Many employers are expressing extreme frustration over their perception that their casual employees, who are on JobKeeper, are failing to attend work as required because the casual employees are claiming:
a. as casual employees they have the right/flexibility to refuse a shift;
b. they are fearful to return to a workplace with possible exposure to COVID-19;
c. they have elderly parents or children to care for during COVID-19;
d. they have flu like health symptoms that oblige them to avoid the workplace.
These are just four examples of legitimate “workplace rights” that may be exercised by a casual employee. Of course, there will be unco-operative and unreasonable employees will falsely claim these workplace rights, or rely upon other “excuses” for refusing to attend work, which are not workplace rights.
Exasperated employers, feeling wronged by the casuals whom they have long supported, express an “elephant never forgets” mentality, insistent that when the inevitable restructure and redundancy program is implemented “they will be the first to go!”
The Fair Work Act 2009 (Cth) allows employers a jurisdictional defence to unfair dismissal claims where the employer can demonstrate a “Genuine Redundancy” by reason of the employer:
a. requiring the redundant position no longer to be performed by anyone; and
b. undertaking proper consultation required by an applicable Award; and
c. having offered any available alternative position (which rarely exist in the current economic climate) to the redundant employee.
That might provide good protection against an unfair dismissal claim. However, employers need to be highly conscious of the risk of an alternative General Protections Claim that can be made by redundant employees to the Fair Work Commission.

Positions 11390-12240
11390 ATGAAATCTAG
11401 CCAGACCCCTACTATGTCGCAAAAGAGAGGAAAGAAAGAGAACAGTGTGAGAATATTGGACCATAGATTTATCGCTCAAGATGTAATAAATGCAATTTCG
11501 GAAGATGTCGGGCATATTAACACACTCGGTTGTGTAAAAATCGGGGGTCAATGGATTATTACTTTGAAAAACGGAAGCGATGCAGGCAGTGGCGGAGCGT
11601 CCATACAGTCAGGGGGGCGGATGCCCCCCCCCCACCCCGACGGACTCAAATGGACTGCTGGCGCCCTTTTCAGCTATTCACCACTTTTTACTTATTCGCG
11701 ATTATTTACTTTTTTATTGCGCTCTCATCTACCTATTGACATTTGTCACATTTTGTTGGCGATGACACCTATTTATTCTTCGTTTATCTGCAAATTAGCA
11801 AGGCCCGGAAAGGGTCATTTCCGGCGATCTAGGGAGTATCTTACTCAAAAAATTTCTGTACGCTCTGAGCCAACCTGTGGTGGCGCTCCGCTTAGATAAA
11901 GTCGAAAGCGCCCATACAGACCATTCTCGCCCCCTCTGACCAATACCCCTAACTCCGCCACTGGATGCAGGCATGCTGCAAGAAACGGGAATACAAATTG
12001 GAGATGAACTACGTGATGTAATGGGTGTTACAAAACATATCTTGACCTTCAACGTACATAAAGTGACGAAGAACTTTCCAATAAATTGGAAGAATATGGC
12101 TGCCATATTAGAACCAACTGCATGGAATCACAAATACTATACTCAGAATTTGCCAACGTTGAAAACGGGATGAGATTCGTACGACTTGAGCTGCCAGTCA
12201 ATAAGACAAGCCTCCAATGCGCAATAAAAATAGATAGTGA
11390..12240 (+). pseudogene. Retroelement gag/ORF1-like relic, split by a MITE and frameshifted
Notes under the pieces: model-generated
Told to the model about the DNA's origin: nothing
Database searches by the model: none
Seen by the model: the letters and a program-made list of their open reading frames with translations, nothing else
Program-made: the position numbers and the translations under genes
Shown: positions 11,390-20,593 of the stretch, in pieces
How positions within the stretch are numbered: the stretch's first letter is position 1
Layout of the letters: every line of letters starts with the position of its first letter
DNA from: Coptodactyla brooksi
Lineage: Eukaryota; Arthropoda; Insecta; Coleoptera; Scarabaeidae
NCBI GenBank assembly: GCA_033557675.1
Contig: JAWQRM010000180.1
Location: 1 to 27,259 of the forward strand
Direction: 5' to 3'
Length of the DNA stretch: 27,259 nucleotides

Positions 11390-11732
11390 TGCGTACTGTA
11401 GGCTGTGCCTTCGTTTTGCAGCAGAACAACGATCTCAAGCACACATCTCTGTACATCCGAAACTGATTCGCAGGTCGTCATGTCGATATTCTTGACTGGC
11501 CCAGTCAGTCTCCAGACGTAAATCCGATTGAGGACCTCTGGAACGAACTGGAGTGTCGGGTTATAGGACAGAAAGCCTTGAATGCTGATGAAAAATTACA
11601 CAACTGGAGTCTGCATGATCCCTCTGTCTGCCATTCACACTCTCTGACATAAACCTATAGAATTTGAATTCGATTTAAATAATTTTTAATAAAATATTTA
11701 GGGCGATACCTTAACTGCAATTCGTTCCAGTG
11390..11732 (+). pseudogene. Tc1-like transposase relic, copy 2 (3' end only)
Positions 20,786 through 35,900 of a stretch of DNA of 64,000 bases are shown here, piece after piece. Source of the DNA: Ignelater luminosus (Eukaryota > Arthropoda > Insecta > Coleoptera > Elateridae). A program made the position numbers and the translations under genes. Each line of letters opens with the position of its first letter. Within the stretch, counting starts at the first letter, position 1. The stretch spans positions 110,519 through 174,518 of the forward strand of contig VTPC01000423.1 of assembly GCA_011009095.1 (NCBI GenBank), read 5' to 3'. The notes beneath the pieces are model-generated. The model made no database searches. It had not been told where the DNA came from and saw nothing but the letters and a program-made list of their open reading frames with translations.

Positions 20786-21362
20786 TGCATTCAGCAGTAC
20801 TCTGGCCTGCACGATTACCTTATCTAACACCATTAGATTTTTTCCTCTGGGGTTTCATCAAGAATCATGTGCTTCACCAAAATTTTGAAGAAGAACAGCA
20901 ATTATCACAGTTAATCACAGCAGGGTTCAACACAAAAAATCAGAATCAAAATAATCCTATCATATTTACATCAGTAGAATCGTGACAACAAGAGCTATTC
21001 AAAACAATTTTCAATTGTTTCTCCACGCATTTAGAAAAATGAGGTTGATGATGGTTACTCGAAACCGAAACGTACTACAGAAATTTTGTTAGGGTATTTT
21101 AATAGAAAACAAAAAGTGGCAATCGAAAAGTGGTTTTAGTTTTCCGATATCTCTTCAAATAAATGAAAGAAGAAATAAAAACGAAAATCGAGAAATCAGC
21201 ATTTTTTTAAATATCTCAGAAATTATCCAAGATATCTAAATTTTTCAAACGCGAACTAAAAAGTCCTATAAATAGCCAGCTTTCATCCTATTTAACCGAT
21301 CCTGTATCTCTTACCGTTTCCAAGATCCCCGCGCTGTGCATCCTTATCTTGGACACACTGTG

If any employee asserts that adverse action was taken against them (they were made redundant or selected for redundancy) because they exercised a “workplace right” (a few examples of which are listed above), they can lodge a General Protections Claim. When any redundant employee claims that “I was sacked because I exercised a workplace right”, the onus then shifts to the employer to demonstrate that, the fact that an employee exercised a workplace right, played no part in the employer’s decision making. The employer would then need to demonstrate a genuine redundancy was necessitated by economic circumstances, genuine business needs and valid sustainability planning. To best demonstrate this, the employer needs to keep a clear “paper trail” that evidences their genuine reasons.
Employers who terminate employees for having exercised a workplace right are exposed to a risk of a General Protections claim. Further, the fact that employees have exercised a workplace right should not form any part of the decision making of an employer when implementing redundancies. However, where necessary restructuring is required, employers should make sure they have the required evidence to justify their valid decision making.
We are available to review any reasoning and decision making processes made by employers who wish to ensure they are in a position to demonstrate that they properly and lawfully made decisions, and to resist any General Protections claims by casual employees. Further, if an employer feels an employee is falsely claiming a workplace right or unreasonably refusing to return to work, we can provide guidance as to options for addressing these concerns.